Professor, Moritz College of Law
It’s telling that one of the most common complaints Ric Simmons receives from his students’ feedback is that they wish he taught more classes. “Clone him. Hire the clone to teach more classes. One of the best, most engaging professors I have ever had,” one student wrote in what is a fairly typical review.
Nominators wrote that not many professors work as hard as Simmons does to perfect their teaching craft; he commonly will videotape himself teaching and then solicit unfiltered feedback from his colleagues.
According to a colleague, Simmons’ acclaimed teaching methods are used in law schools around the country. He not only teaches future lawyers but also practicing lawyers and judges throughout the US, including those who attend classes at the Institute for Law Teaching and Learning.
His co-authored textbook, Learning Evidence, is “one of the most widely-used evidence texts,” a nominator wrote. “A number of evidence professors across the country claim to have won Professor of the Year awards because they adopted Simmons’ text and teaching methods.”
Clearly, Simmons has influenced students of all levels, in all places, through his dedication to his two equally important professions — lawyer and teacher.
“Professor Ric Simmons is deeply committed to the success of his students, and he teaches them both doctrinal legal knowledge and valuable lawyering skills,” wrote a colleague. “He has altered the teaching of Evidence Law in the US through his innovative textbook, and he has touched the lives of hundreds of students through his engaging, passionate teaching style.”
Simmons joined the Moritz Law faculty in 2003. He is a graduate of Columbia Law School, where he was a Stone Scholar and a senior editor of the Columbia Law Review.
Associate Professor, Department of Computer Science and Engineering
College of Engineering
Making courses in Computer Science and Engineering into exciting challenges for students seems like a challenge in itself. Yet that is exactly the way many of Paul Sivilotti’s students describe his creative teaching style.
Sivilotti begins his classes with puzzle problems to prepare students for real-life problem-solving challenges. “Throughout his lectures, he uses innovative diagrams, visualizations, group projects and colorful PowerPoint slides to demystify complicated technical excursions,” a nominator wrote.
Sivilotti even helped develop an optional course, CSE 421, which serves to fill a gap between a lower-level C++ language-based course and an upper-level Java language-based course. “Good news travels fast, so there is little wonder that nearly all our majors choose to take this optional course,” wrote a colleague.
Nominators also agree that, “Paul’s popularity with students is only partially due to the course content he has developed for CSE 421.” Wrote another: “Professor Sivilotti is consistently among the top two teachers in CSE as rated by students. He has been singled out many times for his high availability and responsiveness to their questions as well as his outstanding classroom presentation and content.”
Sivilotti, who earned his master’s degree and doctorate from the California Institute of Technology, works with students conducting research at all levels (and at all hours) and can often be found helping a student sort out a complex topic during his office hours.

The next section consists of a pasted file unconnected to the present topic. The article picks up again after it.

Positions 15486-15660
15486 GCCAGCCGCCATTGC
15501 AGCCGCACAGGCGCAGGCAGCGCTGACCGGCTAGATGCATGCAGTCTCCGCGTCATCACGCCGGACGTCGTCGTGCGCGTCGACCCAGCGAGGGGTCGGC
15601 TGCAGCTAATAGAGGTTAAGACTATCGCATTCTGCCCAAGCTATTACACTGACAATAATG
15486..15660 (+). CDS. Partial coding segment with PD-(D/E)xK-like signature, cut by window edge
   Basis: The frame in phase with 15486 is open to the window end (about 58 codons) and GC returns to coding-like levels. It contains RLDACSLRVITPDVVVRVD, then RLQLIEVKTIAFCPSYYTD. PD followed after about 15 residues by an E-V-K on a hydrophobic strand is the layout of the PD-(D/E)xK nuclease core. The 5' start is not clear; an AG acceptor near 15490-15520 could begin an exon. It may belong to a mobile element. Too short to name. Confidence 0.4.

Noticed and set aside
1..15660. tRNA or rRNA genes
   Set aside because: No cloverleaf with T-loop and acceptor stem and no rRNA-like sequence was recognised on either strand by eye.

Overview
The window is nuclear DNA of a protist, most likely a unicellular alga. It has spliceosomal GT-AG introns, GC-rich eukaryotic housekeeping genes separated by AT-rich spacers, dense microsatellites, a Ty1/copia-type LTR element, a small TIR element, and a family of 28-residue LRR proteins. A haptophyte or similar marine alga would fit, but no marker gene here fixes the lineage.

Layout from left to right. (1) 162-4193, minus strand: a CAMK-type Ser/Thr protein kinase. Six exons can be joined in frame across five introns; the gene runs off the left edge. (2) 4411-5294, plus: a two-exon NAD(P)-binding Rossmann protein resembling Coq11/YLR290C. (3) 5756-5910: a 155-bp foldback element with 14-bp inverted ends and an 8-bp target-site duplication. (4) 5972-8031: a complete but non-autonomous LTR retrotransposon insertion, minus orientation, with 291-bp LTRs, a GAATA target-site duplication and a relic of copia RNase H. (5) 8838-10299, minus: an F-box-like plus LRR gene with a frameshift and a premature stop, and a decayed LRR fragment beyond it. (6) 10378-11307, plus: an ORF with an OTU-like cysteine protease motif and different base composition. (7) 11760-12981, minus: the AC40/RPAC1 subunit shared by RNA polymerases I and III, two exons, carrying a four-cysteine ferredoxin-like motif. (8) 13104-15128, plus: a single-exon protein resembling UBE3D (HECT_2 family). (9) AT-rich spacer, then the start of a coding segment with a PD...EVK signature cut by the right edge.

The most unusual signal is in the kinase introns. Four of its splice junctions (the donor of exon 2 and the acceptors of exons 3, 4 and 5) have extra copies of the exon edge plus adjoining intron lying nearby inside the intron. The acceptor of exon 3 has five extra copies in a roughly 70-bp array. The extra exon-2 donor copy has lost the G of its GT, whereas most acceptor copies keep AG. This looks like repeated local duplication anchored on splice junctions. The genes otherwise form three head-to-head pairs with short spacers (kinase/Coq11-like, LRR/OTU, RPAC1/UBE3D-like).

“Professor Sivilotti also makes himself available on Gmail-chat to answer quick questions a student may have when working on a lab without having to wait until class or office hours,” wrote a nominator. “I think the most important reason why Professor Sivilotti deserves this award is because he seems truly happy to be helping students inside and outside the classroom.”
Deborah K. Steward
Associate Professor, College of Nursing
Deborah Steward’s humor and wit have drawn students into her lectures since she began teaching at Ohio State in 1999; her innovative uses of case studies, Carmen discussion panels, student presentations and even interactive nursing simulations have helped mold students into professional, self-assured nurses.
Student nominators wrote phrases such as “exemplifies what the Alumni Award for Distinguished Teaching is about,” “epitome of a college professor” and “our students’ greatest advocate” to describe her.
And her colleagues respect her as well. Wrote one: “Deborah Steward continues to motivate other faculty members to identify new ways to challenge and engage students, adapt to the ever-changing medical community and strive for excellence.”
Steward’s primary teaching focus is on pediatric nursing, and she oversees the clinical rotations of students at Nationwide Children’s Hospital. She also is the specialty program director for the Neonatal Nurse Program at the master’s level—a program she herself helped develop. That program is now the largest on-campus program of its type in the United States.
Yet Steward’s greatest achievements at the College of Nursing reach well outside the classroom. “She goes far beyond the role of ‘teacher’ and extends into the role of mentor, friend, mother and, as we like to call her, ‘life coach,’” wrote a student. Her best advice, according to one student, is “‘Love what you do and do what you love.’ It reminds us to truly look at what we want to do, not what others think we should do. When you love what you do and do what you love, like Dr. Steward, you can’t help but be happy.”